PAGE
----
Abortion-related stigma and unsafe abortions: perspectives of women seeking abortion care in Machakos and Trans-Nzoia Counties, Kenya
Background: The rate of unsafe abortions in Kenya increased from 32 per 1000 women of reproductive age in 2002 to 48 per 1000 women in 2012-- one of the highest in Sub- Saharan Africa. Abortion-related stigma has been linked to high levels of unsafe abortions.
Objective: To explore the perspectives of women seeking abortion services in public and private health facilities in regions with high as well as low incidence of unsafe abortions in Kenya on abortion-related stigma.
Design: A comparative qualitative study.
Setting: Selected public and private health facilities offering post abortion care services in Machakos and Trans Nzoia Counties
Subjects: Women seeking abortion related services in private and public health facilities in Machakos and Trans Nzoia Counties.
Results: Abortion-related stigma manifested in various forms including verbal abuse such as ridicule and name calling, isolation, physical abuse and denial of services. The stigma was in form of self-stigma, from the community and from health providers. Due to stigma, women preferred to seek information on abortion only from trusted friends and close relatives, regardless of their reliability so as to keep abortion confidential. Private facilities were reported as the main facilities where women could get an abortion confidentially, but costly compared to public facilities. As a result, women who could not afford private facilities chose to self-induce and present in a health facility to seek post abortion (PAC) care as the only way to access services, regardless of the dangers. Young single women seeking abortion services reported higher levels of stigma from health providers compared to older married women. Perception that abortion was illegal in Kenya perpetuated stigma and prevented women from seeking safe abortion services due to fear of being arrested.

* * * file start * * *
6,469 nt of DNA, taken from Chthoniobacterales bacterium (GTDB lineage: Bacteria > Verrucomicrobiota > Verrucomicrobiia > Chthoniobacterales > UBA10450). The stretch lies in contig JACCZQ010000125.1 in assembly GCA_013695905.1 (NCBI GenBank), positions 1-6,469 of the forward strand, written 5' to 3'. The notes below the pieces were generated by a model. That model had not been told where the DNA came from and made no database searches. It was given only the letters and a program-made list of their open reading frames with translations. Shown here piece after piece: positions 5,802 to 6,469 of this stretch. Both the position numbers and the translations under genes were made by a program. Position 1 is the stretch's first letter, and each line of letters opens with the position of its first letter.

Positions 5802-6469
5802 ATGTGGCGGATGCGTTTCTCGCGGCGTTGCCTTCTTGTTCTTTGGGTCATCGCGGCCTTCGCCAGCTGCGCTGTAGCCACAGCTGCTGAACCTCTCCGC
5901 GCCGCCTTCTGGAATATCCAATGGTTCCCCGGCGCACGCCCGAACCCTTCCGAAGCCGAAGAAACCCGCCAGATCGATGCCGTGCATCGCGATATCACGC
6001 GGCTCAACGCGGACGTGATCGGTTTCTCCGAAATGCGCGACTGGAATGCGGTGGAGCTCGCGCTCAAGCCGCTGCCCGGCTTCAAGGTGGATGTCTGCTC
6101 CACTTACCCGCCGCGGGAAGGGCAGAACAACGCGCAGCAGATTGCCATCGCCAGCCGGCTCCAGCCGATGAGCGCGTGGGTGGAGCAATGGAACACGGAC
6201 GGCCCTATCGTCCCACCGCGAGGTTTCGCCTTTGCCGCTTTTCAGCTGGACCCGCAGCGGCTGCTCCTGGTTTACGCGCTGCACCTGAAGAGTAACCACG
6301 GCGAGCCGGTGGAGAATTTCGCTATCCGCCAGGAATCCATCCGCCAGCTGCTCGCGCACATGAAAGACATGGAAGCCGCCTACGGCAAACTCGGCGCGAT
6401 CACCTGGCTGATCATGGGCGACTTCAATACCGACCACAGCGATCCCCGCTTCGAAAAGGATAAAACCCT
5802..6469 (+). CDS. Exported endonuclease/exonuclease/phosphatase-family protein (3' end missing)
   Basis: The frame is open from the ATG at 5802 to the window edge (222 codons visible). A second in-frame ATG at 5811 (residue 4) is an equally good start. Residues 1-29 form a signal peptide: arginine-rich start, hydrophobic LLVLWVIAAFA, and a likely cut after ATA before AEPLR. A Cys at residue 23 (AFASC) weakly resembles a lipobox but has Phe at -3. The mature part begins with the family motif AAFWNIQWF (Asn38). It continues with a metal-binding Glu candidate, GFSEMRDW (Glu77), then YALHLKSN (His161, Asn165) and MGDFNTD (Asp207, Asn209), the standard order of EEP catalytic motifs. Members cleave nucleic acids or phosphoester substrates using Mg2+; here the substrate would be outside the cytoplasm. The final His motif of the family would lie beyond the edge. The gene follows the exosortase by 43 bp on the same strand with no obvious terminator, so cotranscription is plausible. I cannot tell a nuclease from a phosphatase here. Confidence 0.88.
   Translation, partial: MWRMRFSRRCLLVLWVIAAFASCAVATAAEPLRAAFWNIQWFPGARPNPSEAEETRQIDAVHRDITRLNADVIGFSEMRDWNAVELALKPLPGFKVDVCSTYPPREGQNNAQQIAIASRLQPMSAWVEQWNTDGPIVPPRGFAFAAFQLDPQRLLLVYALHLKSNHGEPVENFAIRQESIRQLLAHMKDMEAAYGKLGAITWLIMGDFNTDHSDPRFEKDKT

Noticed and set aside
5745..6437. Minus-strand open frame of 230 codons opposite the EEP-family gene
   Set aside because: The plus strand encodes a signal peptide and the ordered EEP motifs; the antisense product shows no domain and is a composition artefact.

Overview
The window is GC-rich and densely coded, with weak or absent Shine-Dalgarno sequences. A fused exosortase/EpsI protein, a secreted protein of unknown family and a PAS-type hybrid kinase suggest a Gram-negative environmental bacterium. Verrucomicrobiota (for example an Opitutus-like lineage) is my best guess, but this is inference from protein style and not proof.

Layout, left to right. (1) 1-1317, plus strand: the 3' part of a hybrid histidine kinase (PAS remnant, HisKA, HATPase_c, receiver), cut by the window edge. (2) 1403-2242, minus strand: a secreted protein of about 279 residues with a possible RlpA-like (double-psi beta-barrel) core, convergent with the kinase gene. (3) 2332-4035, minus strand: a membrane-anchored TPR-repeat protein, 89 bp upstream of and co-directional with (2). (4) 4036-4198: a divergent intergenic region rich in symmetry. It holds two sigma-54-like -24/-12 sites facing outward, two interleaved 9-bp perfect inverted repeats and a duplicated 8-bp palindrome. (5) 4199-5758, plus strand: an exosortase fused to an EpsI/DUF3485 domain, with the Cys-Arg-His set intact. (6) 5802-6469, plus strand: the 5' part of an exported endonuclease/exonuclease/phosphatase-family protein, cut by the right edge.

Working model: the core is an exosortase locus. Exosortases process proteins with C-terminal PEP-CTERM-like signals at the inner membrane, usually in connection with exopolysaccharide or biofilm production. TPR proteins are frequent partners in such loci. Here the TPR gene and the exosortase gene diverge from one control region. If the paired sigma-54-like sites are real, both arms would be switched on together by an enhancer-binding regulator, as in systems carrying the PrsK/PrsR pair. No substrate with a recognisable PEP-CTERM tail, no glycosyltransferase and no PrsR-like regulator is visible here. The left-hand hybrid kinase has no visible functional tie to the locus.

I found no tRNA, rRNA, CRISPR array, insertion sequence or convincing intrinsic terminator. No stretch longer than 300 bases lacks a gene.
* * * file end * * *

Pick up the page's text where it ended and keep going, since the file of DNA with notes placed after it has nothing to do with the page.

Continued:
Conclusion: Stigma associated with abortion is a major barrier to women seeking and receiving safe, comprehensive abortion care. Therefore, understanding abortion-related stigma is a critical step to designing measures to address barriers to women accessing safe reproductive health services.